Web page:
Ali Muhaddis and Bo Utas – Ubayd i Zakani : The Mice and the Cat (2011)

New translation

Ubayd i Zakani : The Mice and the Cat
Muhaddis, Ali, Utas, Bo: The Mice and the Cat. 2011. 88p. (RAAS. Reports on Asian and African studies, ISSN 1404-0743; 3) 798-91-506-2200-3

Animalistic Issue billions of the tiniest gods Recommended

Aesthetics, are yours real?

Speciesism and some form of aesthetics, they seem to inevitably go together, and this creates a major ethical problem. How do these two connect? Maybe because aesthetics can help to give an excuse to prolong a wrong stance that one is acting up to and is aware of doing so.

Speciesism comprises the conscious element of violence and active or witnessed (onlooker) brutality towards a nonhuman animal or nonhuman animals. The consciousness in brutality is being aestheticized by putting the act of violence in a frame of doing something supposedly noble, dignified, heroic, cool.

Aesthetics can also – instead of being a destructive act – be a part of a momentum that breaks the chain of self-deception that speciesism forms in a human. The ‘sense of aesthetics’ in a person depends on the drive behind their objectives.

Does the aesthetical understanding only has to rectify her actions, and thus just be a means to an end?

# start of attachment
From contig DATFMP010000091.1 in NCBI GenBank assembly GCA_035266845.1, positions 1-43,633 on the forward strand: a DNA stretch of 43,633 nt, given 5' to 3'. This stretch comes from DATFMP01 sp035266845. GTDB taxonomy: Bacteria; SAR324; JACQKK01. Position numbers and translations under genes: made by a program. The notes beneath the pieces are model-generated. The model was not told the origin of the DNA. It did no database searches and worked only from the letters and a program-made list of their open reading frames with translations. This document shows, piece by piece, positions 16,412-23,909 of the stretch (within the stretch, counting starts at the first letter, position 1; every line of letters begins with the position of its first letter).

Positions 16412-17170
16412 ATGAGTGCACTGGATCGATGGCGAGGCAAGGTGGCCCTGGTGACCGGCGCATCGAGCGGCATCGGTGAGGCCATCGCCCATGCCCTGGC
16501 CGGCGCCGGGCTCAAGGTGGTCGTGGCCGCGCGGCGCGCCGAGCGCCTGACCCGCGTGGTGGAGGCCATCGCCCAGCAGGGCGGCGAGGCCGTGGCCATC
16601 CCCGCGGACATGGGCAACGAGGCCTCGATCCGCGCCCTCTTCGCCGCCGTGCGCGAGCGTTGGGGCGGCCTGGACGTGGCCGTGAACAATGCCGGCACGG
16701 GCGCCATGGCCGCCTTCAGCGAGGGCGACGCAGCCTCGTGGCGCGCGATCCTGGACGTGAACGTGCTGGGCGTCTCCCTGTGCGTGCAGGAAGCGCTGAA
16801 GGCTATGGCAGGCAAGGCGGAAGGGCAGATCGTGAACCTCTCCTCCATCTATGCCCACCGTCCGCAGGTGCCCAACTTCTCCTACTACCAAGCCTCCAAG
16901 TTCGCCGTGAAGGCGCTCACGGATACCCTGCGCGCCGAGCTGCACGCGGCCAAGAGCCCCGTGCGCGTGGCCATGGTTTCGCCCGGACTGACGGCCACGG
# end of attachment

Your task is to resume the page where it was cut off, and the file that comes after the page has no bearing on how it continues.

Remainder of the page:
Or, is the sense of aesthetics really the sense of connecting to the outer real world that’s being perceived?

Does aesthetics have to be constructive to comprise an appreciation for the “other” which reveals the difference between onlooker and object? In the end of the day I can relate to the world in a form that negates the “other” through my will to destroy. Constructively I can otherwise relate to the world by seeing what there really is.

Check out these great tracks and their lyrics (below the vid’s) on my youtube channel:
Trial – Cycle of Cruelty
Anchor – It kills you to know


Death, and the Dead?

Everybody is individual in life or death. This is what I can see in the art of Rudimetary Peni singer Nick Blinko: I don’t fully understand why it’s such a “big deal” if someone has not studied arts, but is an artist. I know quiet a few people who have studied arts, but who make – what a surprise – extremely boring s***ing arts.

A thought-image that I relate with Nick Blinko’s art: The holocaust is the imposed death upon its victims, the totalitarian perpetrators like to use the symbol of the skull [1]. A world ruled with Angst and you are aware of that inner skeleton, that is part of your nativity. Each skeletal being is an individual being too.

To me Nick Blinko’s art seems like a journey into a gap between all kinds of possible definitions of death. Elias Canetti implied the “crowd of the dead” in his thesis about crowds and power.

That what lies like a marker of separation
between an imposed death,
and a form of might built on symbols of murder

produces two worlds of human understanding

The voice a a form of expressing despair, doubt, … Nick Blinko’s singing is impressive. Maybe one can get his arts best when listening to his vocals. See: Nick Blinko at the Henry Boxer Gallery and Nick Blinko at